Skim Reading | To Do Or Not To Do

Thursday, May 22, 2014

Paper Bindings | Skim Reading | To Do Or Not To Do

So, as most of you already know, I read a lot. Since January 1st, Goodreads says I have read 110 books. Now most of those, are actually books as opposed to novellas. Each one is at least 250 pages, with a couple coming in at the 600+ range. But mostly, the books I've read averaged 300-400 pages.

Now, personally, I've got a high bar when it comes to closing a book for good. Basically, you have to hit one of my triggers, or completely, COMPLETELY fail to maintain my interest. I read a lot of books that I didn't like just because I HAD to know what/why. A character, a plot thread, even just the question 'why?' kept me going.

Lately, I've found myself skimming more and more.

Now, maybe it's just this recent batch of books weren't up to par, or it could be because I've been trying to clean up my e-reader some. And we all know that the words 'free eBook' brings with it a whole lot of fools gold.

Note: I may have a small addiction to freebie eBooks. I'm always checking, and if it sounds like something I may even remotely enjoy, I'll add it to my cart. (Amazon, you shall be my downfall.) But for me, finding the few hidden gems make the searching worth it. There have been several books that I have just adored and immediately have gone out and purchased the entire series of.

When I first started reading and reviewing on this blog, five stars made frequent appearances. This year, I gave less than five books that coveted rating. Skimming, years ago, was the kiss of death. If I skimmed, 99% of the time I would not finish the book. Now, I'm becoming a frequent skimmer. I'd say, at the time I sat down to write this post, I'd skimmed 4 out of 10 latest books I've read.

That's not to say I haven't read any of those stay-up-all-nighters or must-reread-this-because-I-devoured-it kind of books, because I have. But all this got me thinking.

Is there a point where you've read too much?

They say there is only a hand full of original story plotlines, and everything else is just a reinterpretation or reimagining of it. You take the skeleton, say the hero's journey, and flesh it out with all the details and make it into a unique story. But if you read a lot, when does that fresh idea become just another book comparable to xyz or lmn.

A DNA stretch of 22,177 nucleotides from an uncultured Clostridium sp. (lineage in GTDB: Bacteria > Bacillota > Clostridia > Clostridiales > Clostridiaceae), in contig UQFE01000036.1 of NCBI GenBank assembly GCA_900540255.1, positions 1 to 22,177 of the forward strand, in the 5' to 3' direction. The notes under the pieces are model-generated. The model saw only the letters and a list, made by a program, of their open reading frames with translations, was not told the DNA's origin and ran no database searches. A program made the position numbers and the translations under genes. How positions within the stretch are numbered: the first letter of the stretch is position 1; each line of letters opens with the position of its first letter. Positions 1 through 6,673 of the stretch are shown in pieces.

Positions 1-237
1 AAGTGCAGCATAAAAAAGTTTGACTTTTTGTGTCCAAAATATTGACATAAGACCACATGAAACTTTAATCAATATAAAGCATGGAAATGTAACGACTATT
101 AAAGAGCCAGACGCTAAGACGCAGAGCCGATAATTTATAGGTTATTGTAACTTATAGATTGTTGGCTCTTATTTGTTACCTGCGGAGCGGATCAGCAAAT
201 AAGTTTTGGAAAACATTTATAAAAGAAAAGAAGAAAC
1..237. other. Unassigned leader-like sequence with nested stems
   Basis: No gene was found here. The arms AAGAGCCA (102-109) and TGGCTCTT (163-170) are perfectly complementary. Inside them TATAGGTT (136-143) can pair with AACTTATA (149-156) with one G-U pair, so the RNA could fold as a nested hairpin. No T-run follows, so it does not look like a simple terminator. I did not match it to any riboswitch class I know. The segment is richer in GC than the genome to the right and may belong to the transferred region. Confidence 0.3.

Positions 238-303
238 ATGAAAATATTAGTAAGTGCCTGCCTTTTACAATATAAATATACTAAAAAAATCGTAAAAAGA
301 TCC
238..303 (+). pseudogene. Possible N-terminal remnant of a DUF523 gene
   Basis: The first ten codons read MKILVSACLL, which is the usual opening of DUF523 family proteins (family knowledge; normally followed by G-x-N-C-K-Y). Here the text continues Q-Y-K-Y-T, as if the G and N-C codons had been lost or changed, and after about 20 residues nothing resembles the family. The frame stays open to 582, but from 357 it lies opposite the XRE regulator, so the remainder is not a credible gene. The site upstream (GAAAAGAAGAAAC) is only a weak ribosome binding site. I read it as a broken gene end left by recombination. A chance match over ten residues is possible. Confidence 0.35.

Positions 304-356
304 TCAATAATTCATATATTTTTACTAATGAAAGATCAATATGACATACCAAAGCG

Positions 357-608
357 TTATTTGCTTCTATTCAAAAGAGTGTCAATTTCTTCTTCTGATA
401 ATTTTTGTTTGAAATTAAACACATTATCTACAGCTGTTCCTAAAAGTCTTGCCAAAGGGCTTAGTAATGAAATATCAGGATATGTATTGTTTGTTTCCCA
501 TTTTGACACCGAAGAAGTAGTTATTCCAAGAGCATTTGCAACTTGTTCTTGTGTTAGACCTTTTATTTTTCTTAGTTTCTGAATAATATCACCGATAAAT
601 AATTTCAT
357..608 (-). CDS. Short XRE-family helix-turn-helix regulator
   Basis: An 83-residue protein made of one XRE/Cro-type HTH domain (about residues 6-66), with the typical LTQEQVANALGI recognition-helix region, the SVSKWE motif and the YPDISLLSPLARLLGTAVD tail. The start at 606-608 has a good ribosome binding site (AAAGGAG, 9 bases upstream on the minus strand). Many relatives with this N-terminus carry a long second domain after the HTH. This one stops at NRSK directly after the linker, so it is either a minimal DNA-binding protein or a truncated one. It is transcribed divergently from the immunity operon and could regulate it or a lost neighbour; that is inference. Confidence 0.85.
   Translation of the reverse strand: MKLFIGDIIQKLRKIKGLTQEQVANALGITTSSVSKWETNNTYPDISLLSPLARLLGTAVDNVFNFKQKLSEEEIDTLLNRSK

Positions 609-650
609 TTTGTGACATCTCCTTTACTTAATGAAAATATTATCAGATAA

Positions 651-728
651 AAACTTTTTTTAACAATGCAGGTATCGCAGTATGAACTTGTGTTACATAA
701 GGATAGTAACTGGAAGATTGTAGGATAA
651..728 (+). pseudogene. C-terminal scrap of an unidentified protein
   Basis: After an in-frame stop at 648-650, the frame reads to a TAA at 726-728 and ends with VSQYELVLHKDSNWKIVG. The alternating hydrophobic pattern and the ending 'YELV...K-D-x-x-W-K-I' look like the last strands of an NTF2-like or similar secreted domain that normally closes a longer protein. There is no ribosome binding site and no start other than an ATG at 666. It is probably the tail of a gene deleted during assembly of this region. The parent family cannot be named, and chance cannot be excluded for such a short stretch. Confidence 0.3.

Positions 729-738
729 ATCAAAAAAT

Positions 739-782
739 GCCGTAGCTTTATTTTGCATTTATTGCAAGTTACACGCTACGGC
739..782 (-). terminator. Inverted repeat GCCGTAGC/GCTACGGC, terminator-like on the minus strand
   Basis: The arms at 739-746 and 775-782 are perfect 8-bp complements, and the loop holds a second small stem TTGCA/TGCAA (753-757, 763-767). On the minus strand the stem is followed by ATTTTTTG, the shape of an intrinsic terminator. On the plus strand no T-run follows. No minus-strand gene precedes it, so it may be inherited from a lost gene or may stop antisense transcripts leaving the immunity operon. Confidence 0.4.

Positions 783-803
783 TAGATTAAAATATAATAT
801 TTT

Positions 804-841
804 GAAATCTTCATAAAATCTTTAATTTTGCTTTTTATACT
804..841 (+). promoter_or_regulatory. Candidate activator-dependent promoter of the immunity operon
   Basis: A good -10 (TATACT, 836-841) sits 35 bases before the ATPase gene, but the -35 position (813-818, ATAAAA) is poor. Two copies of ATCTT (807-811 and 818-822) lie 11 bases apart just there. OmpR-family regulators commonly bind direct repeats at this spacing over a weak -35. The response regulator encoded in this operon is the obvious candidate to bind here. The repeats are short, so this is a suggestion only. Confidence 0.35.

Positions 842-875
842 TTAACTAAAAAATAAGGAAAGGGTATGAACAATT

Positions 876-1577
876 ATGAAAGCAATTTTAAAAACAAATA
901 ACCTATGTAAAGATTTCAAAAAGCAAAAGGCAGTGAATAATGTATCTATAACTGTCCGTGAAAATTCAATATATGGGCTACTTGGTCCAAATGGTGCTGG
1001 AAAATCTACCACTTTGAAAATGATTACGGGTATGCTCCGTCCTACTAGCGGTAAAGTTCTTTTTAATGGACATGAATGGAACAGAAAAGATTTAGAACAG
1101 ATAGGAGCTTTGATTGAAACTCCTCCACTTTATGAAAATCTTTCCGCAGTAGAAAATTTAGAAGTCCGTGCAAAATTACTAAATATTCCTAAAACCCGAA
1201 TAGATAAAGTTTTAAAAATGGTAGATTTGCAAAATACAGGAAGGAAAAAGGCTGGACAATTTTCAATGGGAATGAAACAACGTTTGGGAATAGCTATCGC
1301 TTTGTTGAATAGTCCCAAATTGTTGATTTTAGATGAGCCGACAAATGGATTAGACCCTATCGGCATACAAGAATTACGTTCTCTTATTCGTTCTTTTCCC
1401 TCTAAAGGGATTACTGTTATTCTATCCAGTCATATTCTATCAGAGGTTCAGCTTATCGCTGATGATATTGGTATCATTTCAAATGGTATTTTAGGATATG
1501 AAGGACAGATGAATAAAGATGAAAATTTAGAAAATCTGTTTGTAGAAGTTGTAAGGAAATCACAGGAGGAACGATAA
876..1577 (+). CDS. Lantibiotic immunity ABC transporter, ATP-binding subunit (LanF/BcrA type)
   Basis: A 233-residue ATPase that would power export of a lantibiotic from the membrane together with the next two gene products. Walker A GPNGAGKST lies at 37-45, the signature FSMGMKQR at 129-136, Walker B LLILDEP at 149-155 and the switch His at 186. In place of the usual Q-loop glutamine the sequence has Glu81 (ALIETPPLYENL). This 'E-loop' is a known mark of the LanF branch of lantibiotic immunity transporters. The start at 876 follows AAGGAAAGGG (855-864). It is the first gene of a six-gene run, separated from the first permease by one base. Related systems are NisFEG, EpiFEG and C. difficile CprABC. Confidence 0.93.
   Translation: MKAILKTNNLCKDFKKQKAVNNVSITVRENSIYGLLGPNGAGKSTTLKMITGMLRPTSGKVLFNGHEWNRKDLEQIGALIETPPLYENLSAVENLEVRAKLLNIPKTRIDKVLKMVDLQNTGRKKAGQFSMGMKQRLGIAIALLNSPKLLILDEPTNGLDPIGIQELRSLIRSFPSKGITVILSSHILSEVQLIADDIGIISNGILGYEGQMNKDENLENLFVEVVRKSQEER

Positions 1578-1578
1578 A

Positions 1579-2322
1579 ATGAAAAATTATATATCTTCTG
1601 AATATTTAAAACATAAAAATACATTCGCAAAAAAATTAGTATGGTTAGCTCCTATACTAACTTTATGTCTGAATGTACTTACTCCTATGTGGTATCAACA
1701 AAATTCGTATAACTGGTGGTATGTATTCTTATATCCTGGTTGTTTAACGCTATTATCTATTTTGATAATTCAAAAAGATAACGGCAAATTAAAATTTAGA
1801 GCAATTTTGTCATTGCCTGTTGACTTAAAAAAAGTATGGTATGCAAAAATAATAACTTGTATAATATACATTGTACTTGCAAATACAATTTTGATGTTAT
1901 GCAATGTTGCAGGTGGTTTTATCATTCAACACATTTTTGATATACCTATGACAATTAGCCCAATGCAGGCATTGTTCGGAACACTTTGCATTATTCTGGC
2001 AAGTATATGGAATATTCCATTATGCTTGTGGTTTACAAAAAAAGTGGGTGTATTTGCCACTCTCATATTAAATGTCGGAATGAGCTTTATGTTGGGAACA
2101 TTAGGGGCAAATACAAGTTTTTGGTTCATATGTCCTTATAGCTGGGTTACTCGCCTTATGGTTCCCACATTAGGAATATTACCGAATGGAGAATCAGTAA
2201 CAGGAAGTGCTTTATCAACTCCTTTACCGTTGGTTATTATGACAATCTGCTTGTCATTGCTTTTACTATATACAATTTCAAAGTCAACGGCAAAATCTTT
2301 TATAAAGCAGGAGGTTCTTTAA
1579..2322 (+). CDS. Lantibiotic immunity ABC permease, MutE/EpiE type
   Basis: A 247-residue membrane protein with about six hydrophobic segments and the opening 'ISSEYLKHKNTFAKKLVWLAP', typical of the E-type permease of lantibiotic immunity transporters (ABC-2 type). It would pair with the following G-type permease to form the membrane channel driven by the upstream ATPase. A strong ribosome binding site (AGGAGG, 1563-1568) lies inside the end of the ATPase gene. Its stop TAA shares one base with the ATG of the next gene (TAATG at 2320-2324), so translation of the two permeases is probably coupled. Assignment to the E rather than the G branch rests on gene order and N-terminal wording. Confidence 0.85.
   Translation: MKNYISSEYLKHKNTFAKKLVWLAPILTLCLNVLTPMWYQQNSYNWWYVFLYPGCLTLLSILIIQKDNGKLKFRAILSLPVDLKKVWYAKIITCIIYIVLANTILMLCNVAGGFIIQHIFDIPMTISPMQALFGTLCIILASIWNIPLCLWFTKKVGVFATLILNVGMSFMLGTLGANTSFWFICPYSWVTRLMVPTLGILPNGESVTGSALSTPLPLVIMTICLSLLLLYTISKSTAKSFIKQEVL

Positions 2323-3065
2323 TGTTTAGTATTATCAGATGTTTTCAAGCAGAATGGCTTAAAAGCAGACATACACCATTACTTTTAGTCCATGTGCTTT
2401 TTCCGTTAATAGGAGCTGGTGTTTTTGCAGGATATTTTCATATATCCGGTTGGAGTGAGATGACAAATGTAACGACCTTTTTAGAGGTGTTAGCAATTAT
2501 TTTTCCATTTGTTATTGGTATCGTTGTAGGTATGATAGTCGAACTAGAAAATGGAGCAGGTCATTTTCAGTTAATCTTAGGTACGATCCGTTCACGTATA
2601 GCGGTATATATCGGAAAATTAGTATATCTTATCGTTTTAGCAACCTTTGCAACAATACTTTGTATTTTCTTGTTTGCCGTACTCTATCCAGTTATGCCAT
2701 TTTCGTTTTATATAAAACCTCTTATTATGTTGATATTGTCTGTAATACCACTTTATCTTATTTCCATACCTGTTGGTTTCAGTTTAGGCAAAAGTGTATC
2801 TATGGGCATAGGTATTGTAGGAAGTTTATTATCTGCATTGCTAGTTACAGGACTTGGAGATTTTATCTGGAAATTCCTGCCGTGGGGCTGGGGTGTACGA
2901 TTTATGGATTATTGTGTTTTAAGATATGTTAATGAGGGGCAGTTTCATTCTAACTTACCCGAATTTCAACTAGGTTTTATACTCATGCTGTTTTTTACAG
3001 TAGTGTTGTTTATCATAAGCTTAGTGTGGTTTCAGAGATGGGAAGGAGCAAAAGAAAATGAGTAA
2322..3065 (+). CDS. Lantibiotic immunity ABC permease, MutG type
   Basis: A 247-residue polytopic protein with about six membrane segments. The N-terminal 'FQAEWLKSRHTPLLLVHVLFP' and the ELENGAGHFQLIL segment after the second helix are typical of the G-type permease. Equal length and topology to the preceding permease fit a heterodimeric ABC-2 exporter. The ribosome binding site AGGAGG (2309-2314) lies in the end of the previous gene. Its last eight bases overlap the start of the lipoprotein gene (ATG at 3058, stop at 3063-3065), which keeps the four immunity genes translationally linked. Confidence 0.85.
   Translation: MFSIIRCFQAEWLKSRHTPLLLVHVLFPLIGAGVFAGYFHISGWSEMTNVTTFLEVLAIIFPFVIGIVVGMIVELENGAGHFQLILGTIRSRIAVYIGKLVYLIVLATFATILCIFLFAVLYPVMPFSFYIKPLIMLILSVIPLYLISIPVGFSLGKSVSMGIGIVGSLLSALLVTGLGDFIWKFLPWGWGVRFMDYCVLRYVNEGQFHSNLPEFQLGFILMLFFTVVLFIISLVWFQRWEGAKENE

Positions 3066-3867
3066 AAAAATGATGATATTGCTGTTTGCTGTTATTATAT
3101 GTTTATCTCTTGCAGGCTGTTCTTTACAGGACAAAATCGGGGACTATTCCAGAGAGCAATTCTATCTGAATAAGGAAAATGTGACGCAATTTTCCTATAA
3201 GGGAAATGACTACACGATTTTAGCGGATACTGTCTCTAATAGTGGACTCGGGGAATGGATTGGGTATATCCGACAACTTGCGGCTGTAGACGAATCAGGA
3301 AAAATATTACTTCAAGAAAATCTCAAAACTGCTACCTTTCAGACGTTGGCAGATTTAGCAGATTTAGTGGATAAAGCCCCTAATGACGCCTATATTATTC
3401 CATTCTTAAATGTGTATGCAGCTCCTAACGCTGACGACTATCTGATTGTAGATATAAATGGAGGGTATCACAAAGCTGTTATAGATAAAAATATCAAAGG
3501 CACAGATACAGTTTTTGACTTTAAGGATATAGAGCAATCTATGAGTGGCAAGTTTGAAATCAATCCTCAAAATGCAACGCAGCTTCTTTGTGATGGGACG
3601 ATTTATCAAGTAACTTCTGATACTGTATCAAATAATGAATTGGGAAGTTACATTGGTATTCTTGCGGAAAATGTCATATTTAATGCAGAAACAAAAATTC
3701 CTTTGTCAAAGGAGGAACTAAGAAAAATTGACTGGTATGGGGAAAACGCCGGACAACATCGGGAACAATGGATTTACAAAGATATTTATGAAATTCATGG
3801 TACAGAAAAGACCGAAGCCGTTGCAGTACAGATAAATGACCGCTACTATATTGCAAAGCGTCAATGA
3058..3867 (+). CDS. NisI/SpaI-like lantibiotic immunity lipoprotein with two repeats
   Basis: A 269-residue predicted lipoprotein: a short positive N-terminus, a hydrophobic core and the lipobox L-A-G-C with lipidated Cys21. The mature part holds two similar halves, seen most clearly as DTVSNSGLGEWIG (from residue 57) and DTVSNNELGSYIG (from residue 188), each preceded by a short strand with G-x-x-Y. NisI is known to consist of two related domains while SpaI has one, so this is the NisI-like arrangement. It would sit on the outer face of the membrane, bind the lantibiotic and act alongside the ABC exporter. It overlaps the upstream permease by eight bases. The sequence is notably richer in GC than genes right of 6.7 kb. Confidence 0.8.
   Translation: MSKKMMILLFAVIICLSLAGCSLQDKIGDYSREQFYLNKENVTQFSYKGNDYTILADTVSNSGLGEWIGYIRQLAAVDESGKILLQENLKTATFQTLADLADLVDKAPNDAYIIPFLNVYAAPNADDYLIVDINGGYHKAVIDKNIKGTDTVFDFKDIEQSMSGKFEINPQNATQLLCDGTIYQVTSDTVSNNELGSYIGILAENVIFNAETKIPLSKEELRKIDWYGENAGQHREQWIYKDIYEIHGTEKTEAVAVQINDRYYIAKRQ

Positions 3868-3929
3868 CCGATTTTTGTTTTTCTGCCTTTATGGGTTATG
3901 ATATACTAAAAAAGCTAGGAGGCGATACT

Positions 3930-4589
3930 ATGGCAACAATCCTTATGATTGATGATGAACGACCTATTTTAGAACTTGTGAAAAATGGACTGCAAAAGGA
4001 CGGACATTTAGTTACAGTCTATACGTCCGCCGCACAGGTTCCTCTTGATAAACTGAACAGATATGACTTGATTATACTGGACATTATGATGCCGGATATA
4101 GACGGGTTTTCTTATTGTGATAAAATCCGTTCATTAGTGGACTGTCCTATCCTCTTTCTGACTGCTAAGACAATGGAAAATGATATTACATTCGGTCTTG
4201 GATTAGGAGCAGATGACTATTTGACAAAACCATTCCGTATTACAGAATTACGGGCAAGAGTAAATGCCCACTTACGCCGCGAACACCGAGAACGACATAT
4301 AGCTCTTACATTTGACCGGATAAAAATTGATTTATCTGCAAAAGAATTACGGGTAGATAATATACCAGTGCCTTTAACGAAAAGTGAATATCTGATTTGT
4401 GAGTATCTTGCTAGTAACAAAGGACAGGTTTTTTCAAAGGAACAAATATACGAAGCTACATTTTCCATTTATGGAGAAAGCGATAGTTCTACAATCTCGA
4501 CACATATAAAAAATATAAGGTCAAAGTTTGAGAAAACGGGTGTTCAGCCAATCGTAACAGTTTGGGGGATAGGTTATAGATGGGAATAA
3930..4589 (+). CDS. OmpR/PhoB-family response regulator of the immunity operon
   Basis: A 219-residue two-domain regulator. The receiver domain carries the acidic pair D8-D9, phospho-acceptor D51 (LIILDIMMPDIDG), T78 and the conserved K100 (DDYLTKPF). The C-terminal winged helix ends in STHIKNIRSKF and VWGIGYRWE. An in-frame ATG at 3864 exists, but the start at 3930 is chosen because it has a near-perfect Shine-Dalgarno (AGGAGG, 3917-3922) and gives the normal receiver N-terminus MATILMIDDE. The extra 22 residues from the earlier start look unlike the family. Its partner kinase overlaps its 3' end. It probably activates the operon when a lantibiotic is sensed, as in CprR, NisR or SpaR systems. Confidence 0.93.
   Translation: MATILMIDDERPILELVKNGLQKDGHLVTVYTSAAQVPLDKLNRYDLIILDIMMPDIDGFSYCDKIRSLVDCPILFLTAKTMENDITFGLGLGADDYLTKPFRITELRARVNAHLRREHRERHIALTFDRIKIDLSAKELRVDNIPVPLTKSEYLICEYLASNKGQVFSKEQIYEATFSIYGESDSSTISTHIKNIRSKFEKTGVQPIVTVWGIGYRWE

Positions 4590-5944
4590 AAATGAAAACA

In YA, parents interfere with the storylines because a decent parent would shield their child and certainly wouldn't let them go to war, etc. Very few good parents exist in YA, and only a smattering of really great ones. So either we get rid of one of both of them, turn them into addicts, let them practice absent parenting techniques, or send our heroes off to boarding school. After a while, the 'my mom drinks because my dad cheats' storylines are starting to get a bit old.

Does reading a lot make you more likely to skim a book?

It's not like I lost my passion for reading. Ask my cat how I bounced around my room when placing my preorder for Ruin and Rising simply because the Barnes and Noble edition comes with a bonus Darkling novella. My book club girls could tell you embarrassing stories about animated discussions over some of the series we've read. And lets not even discuss the recent bout of giggling that occurred when I got approved to review a certain book.

Or is it purely a matter of numbers?

Over the years I've ran this blog, I've received more and more recommendations tailored to my tastes. I've become friends with fellow bloggers, and I cannot tell you how many books I've added because they gave them a 4 or 5 rating. I went from a girl who read only required readings to someone who can easily read 250-300 books a year.

Is skimming purely a numbers game? More books read in a year, the higher chance I'd come across something that is not suited for my tastes?

I just don't know the answer.

What about you guys? Do you skim through books? How often? Why?

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